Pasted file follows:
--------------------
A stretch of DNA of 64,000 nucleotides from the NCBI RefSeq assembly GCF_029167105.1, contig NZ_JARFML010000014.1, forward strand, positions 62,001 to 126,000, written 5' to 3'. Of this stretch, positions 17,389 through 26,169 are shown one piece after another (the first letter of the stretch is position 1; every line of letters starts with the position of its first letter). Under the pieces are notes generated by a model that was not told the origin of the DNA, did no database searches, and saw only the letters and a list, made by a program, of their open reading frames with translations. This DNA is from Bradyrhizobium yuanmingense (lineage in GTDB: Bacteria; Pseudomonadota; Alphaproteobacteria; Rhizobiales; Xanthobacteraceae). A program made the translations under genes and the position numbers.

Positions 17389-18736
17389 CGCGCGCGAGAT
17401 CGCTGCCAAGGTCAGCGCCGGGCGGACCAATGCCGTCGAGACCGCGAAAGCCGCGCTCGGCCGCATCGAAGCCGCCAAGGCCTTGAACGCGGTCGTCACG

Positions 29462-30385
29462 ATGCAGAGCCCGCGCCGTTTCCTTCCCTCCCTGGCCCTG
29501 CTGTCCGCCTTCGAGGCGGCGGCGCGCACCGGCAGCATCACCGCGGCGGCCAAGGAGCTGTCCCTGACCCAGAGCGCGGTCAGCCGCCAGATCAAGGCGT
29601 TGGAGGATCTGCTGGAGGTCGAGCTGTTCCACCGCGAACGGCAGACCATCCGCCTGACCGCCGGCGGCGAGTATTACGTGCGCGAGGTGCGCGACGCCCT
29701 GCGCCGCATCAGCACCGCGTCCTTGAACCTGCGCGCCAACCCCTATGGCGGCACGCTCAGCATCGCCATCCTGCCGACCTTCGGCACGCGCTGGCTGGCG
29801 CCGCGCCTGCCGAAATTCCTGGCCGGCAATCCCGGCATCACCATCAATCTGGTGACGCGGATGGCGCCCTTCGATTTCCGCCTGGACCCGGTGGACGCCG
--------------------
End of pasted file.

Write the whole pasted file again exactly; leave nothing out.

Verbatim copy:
A stretch of DNA of 64,000 nucleotides from the NCBI RefSeq assembly GCF_029167105.1, contig NZ_JARFML010000014.1, forward strand, positions 62,001 to 126,000, written 5' to 3'. Of this stretch, positions 17,389 through 26,169 are shown one piece after another (the first letter of the stretch is position 1; every line of letters starts with the position of its first letter). Under the pieces are notes generated by a model that was not told the origin of the DNA, did no database searches, and saw only the letters and a list, made by a program, of their open reading frames with translations. This DNA is from Bradyrhizobium yuanmingense (lineage in GTDB: Bacteria; Pseudomonadota; Alphaproteobacteria; Rhizobiales; Xanthobacteraceae). A program made the translations under genes and the position numbers.

Positions 17389-18736
17389 CGCGCGCGAGAT
17401 CGCTGCCAAGGTCAGCGCCGGGCGGACCAATGCCGTCGAGACCGCGAAAGCCGCGCTCGGCCGCATCGAAGCCGCCAAGGCCTTGAACGCGGTCGTCACG

Positions 29462-30385
29462 ATGCAGAGCCCGCGCCGTTTCCTTCCCTCCCTGGCCCTG
29501 CTGTCCGCCTTCGAGGCGGCGGCGCGCACCGGCAGCATCACCGCGGCGGCCAAGGAGCTGTCCCTGACCCAGAGCGCGGTCAGCCGCCAGATCAAGGCGT
29601 TGGAGGATCTGCTGGAGGTCGAGCTGTTCCACCGCGAACGGCAGACCATCCGCCTGACCGCCGGCGGCGAGTATTACGTGCGCGAGGTGCGCGACGCCCT
29701 GCGCCGCATCAGCACCGCGTCCTTGAACCTGCGCGCCAACCCCTATGGCGGCACGCTCAGCATCGCCATCCTGCCGACCTTCGGCACGCGCTGGCTGGCG
29801 CCGCGCCTGCCGAAATTCCTGGCCGGCAATCCCGGCATCACCATCAATCTGGTGACGCGGATGGCGCCCTTCGATTTCCGCCTGGACCCGGTGGACGCCG